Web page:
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Reducing an offer after survey

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Hi, I’ve made an offer on a house which has been accepted, it’s a probate/refurb/flip. It’s a cash purchase but there was a bit of a bidding war created by quite the aggressive estate agent and I think I’m paying a lot for it, the numbers only really stack up because prices in the road have snot up on the last few months. I had a homebuyers survey which raised quite a few issues I hadn’t seen including potential dry rot. I had a separate damp proof contractor report (which I paid for) and it’s only wet rot but the house has a real damp issue and needs a new dpc etc. The quote for their work is £3.5k but there’s quite a lot of other work I’ll have to do which is not included (like removing the rotten timbers) and an impact on my schedule etc. 

So I've reworked the numbers and to make the same money I have offered £8k less. The estate agent has asked to see the surveys and quote. 

So my question is would you send those through? I’ve paid for them and if the vendors reject my offer and put it back on the market they’ve got useful information which I’ve paid for. I’d also have to explain the other work and costs making up the balance (which is based on my conservative estimates) and frankly I don’t want to go into all the detail and have it nit-picked. 

Interested in your suggestions. 



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My personal opinion, and I am very aware that other forum members disagree, is no, they want to see it, they pay for it. What are they effectively saying? They don't believe you? Need proof?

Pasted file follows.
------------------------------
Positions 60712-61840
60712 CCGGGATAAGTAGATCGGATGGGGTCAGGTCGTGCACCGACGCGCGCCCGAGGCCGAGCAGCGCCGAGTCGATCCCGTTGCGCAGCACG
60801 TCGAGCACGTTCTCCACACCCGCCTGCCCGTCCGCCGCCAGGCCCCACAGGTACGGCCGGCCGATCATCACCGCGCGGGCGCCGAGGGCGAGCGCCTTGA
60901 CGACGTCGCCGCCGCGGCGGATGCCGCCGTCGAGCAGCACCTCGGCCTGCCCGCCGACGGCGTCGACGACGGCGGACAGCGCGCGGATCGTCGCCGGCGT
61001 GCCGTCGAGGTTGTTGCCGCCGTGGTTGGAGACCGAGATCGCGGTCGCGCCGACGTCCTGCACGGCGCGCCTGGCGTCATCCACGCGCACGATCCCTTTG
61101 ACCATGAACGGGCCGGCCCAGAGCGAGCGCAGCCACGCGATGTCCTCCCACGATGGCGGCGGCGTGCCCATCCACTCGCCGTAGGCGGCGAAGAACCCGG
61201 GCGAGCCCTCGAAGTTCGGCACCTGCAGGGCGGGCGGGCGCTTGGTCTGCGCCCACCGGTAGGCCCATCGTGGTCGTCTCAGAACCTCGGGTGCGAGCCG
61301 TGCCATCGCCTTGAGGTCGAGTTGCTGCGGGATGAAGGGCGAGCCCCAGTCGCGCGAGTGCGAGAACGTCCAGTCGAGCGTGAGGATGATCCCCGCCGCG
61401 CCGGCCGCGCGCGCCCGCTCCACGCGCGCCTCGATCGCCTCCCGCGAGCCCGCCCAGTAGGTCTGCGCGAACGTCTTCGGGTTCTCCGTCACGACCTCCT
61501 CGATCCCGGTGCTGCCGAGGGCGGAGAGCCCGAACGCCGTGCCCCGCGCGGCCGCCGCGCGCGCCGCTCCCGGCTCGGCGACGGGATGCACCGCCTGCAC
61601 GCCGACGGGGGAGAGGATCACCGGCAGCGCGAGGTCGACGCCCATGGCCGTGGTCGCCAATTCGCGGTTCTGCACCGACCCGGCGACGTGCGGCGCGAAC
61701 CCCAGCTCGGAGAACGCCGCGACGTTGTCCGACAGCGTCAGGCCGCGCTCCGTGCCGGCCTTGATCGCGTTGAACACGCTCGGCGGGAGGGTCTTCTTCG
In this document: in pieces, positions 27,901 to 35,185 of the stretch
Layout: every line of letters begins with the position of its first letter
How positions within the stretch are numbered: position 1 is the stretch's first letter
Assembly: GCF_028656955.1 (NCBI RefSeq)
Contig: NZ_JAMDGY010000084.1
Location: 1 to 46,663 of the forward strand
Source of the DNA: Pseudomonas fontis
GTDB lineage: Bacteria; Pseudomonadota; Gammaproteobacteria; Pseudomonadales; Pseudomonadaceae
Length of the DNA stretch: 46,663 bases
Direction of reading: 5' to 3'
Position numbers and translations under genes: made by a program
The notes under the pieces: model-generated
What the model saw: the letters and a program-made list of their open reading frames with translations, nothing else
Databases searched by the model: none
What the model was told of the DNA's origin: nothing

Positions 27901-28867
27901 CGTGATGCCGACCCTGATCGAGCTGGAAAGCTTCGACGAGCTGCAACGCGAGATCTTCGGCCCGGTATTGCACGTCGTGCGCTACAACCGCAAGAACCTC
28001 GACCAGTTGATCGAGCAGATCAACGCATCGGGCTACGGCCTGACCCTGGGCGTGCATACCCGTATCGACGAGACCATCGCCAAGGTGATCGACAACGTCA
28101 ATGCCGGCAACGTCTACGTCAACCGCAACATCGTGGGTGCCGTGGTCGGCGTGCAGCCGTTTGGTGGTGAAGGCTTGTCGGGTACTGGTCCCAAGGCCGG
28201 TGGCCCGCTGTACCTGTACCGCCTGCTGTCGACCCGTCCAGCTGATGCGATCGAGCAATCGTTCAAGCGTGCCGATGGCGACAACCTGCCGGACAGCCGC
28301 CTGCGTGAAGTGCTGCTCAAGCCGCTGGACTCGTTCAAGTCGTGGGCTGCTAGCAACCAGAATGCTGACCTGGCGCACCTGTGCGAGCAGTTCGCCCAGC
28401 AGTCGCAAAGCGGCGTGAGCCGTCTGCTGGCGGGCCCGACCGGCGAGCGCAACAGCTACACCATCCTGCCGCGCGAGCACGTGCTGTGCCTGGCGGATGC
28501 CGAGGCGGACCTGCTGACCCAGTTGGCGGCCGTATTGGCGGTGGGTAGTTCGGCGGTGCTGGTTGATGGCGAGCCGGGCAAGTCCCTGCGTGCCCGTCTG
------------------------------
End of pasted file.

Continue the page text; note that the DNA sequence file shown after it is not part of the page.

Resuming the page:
But then it once again comes down to how much you want this property. It's not clear from your question whether this is an investment or a straightforward home purchase.

That quote from the dampproofer - what precisely are they quoting for?

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Thanks Dennis. This is a flip. The contractor has quoted for a dpc and works related to that. The wet rot in the cellar simply means the timbers affected need to be removed and replaced and that requires a joiner. There’s also the assorted cost of improving the ventilation and then replacing some leaking guttering and down pipe. All that’s the work resulting from the damp, there is other work resulting from issues identified in the homebuyers report. 

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4 minutes ago, johnnymid said:

and works related to that.

Does that include all the re-plastering etc required? You may have guessed that I think it a tad on the high side...

What is the property? Detached, terraced, semi?

Edited by dennis hughes
Additional question
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It’s a large terraced. Yes the quote includes all replastering. I actually had an earlier quote for slightly less which I didn’t feel comfortable with (for various reasons I won’t bo re you with). I’m okay with the cost of the work, my question was really about handling the estate agent.